I mean, I don't know if it's anything that we haven't been, I would focus more on what the lifestyle is like here, then we would about you know, our job opportunity per se, right? Because that's that, not that we don't have job opportunity, but job opportunity is going to become fairly commoditized. Right? Because it doesn't matter where you work, or excuse me where you live versus where your company is based on You know, it's it may actually be sort of a coming of age for Richard Florida's entire view of the world, right? 25 years ago, which I always was a little cynical about. But But if, if, if if bringing creatives or if you want to call them that anymore, but if you bringing younger mobile people to your region is going to be less about work job opportunity than it is about lifestyle and connectivity. So connectivity is super important. Like, are there? Are there working spaces? Are there you know, is there the best possible internet accessibility everywhere I go, right, those kinds of things. And then how do we tell the story about get the culture and restaurants and all of that stuff from that you want from a city urban experience, but be able to go you know, kayaking and hiking and not have to spend, you know, a million dollars on a, you know, 800 square foot house right. Like that's, that's the story, I think we can tell.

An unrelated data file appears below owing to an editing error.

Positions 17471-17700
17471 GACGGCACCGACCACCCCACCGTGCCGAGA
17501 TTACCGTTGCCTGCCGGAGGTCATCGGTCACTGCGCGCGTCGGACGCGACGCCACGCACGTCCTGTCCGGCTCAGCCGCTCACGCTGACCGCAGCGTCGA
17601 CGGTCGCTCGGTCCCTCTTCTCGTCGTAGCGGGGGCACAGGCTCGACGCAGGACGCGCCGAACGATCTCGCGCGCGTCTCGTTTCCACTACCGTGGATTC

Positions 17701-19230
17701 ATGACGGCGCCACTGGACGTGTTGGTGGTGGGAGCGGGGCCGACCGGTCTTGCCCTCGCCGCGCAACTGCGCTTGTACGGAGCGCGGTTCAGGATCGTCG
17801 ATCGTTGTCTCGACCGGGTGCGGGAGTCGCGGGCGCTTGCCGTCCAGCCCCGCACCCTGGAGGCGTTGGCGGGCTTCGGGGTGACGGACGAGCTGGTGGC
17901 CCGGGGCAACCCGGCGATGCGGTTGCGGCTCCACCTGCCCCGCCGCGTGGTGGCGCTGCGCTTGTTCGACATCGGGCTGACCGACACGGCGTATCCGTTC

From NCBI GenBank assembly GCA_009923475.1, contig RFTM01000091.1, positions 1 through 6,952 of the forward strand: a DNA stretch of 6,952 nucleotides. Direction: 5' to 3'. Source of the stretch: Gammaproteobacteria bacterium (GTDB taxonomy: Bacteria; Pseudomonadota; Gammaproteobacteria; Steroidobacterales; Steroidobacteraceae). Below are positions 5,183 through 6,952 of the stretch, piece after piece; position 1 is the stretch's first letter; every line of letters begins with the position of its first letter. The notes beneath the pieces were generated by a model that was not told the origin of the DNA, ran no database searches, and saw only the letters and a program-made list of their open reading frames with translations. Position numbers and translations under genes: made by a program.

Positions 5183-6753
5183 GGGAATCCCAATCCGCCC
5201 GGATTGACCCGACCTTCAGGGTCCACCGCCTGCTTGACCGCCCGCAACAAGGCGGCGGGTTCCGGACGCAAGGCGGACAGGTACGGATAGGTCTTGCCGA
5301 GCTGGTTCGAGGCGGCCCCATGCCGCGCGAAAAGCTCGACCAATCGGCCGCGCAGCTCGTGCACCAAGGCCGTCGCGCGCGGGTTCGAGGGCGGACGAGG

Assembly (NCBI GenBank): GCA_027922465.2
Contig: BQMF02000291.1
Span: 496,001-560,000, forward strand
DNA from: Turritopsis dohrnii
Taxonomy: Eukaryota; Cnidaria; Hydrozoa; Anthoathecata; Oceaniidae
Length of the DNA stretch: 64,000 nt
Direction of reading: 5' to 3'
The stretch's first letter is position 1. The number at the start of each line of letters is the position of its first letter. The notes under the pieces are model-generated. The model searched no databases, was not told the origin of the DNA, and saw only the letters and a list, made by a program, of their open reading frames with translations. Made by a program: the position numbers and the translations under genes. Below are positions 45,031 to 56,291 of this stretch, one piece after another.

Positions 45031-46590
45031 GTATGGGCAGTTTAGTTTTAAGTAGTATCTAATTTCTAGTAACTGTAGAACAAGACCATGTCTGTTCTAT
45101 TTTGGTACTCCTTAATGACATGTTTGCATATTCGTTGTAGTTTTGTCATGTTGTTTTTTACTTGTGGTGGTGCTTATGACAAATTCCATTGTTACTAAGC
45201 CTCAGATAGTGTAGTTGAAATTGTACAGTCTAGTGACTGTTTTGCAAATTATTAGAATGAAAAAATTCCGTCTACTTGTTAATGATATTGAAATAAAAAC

Listen, we've tried to pack a lot in, there's a lot to your company, a lot of findings, there isn't an area that you haven't done any research, I advise everyone to reach out to civic science, if you're actually interested in trying to gather some data on a specific topic, a particular domain, reach out to civic science, because I know that they can be more than helpful. Sign up for a Saturday, email, you will not be you will be happy when you receive it as I do. And you can take a whole bunch of his polling at the end. Sometimes I do that for like a half hour, and make sure I answer a whole bunch of questions which always fascinate me just in the way that he asked the questions and, and the iteration they're up. JOHN dick is in a an entrepreneur that is doing incredible things right here. I don't know how many people are working for you right now. And if you're hiring, but I know that you hired a bunch of people, as you mentioned earlier, during the pandemic that you've never met in real time. So Are you hiring right now?